What is clear, from interviews with survivors still in the area, is that civilians were protected only haphazardly and soldiers not at all. Some people were evacuated, others were not. Some said they were advised to leave but did not bother. Others said they left even though they were told they could safely stay as long as they lay on the ground and did not look up.

Lyubov Ivanova, 70, said that before being evacuated she lived near the center of the target area, in a village that was wiped out and has never been rebuilt. But "like idiots," she said, she and her neighbors returned two days later to see what had happened to their houses, and when grass began growing again from the scorched earth they drove their animals there to graze.

"No one told us not to," Ivanova said. "And after all, we have to live... . We didn't know the danger, and they didn't tell us anything."

"Now," she said, "my son and daughter are both sick, and many of my friends have died."

On the day of the test, soldiers brought goats, cows, camels and other livestock to the target center, along with all kinds of military equipment and radiation instruments. Airmen in a Tu-4 -- a Soviet bomber modeled on the American B-29, one of which dropped the bomb on Hiroshima -- launched the device from about six miles up.

The bomb exploded at an altitude of about 380 yards, forming a huge mushroom cloud. It detonated with a force equivalent to 20,000 tons of TNT, compared to perhaps 15,000 for the Hiroshima bomb. Villagers miles away reported a deafening explosion, followed by fires and violent shock waves rumpling the earth, shattering windows and collapsing houses. The 74-year-old woman who would not give her name said blood ran from her ear after the explosion as she hid from it in the military garrison about four miles away.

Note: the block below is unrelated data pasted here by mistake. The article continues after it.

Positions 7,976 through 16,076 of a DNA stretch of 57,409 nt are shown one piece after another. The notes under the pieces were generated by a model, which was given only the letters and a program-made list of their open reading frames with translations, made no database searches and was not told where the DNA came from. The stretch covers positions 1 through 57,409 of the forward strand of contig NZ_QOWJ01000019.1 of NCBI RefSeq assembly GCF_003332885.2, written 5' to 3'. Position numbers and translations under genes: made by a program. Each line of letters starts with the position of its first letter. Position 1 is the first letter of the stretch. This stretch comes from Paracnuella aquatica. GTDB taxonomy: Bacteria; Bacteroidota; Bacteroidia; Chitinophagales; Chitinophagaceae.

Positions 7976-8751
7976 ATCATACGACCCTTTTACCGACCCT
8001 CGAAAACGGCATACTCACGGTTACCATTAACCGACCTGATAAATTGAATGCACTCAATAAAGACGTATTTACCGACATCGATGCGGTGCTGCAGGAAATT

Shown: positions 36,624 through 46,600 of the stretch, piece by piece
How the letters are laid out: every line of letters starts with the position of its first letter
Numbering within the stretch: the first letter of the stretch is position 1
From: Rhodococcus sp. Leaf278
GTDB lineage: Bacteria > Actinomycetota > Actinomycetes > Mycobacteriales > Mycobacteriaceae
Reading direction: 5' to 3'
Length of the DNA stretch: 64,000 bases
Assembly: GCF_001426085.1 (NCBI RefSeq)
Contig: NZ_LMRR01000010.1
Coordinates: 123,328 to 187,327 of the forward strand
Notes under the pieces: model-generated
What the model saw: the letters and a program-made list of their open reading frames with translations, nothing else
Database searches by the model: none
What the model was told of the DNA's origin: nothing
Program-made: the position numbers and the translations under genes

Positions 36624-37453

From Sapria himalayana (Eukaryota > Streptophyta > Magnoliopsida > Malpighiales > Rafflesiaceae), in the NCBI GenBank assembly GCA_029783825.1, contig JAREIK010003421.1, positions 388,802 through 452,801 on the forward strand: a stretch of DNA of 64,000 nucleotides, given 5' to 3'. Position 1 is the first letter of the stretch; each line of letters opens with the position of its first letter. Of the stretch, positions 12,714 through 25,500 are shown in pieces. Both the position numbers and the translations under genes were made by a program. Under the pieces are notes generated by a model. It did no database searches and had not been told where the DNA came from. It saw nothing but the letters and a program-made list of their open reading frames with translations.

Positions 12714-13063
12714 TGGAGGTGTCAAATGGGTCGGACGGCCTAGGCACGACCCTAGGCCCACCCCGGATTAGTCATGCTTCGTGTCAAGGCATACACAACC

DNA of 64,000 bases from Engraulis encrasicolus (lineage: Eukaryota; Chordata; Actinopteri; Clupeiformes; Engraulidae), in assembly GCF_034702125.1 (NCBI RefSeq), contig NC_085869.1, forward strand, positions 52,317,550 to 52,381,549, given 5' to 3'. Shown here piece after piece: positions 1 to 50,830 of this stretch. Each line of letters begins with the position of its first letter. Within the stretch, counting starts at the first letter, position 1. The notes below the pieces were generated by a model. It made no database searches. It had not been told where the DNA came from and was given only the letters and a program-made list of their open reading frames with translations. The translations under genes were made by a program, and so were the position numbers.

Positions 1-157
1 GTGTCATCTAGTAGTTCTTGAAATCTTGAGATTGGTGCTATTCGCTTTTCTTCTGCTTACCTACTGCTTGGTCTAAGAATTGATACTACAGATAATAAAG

In accordance with the plans for the military exercise, 20 minutes after the detonation, scores of warplanes were sent toward the center of the target area to bomb whatever "enemy" might have survived. As the mushroom cloud drifted east, about 170 pilots found themselves flying through it.

Within another 20 minutes, the infantry was sent out of the trenches and toward the center. Many soldiers received a "second shock," Vasiakin said, when they saw what had happened to the animals near the explosion.

"We already had many manuals written on the tactical use of nuclear weapons, but we wanted to see what would happen in real life -- the morale and psychological response of the soldiers, and so forth," the colonel said. "We knew already this would be the only such test, and we wanted to make it a high-quality experience."

Today, a small monument stands near the target center, honoring the soldiers who "defied danger and fulfilled their military duty in the name of the defensive might of our homeland." In the meadow all around lie the battered remnants of tanks and aircraft, vestiges of the bombing range this became in the 1980s.

Background levels of radiation remain slightly higher here than in surrounding territory, Vasiakin said, and the trees have never grown back.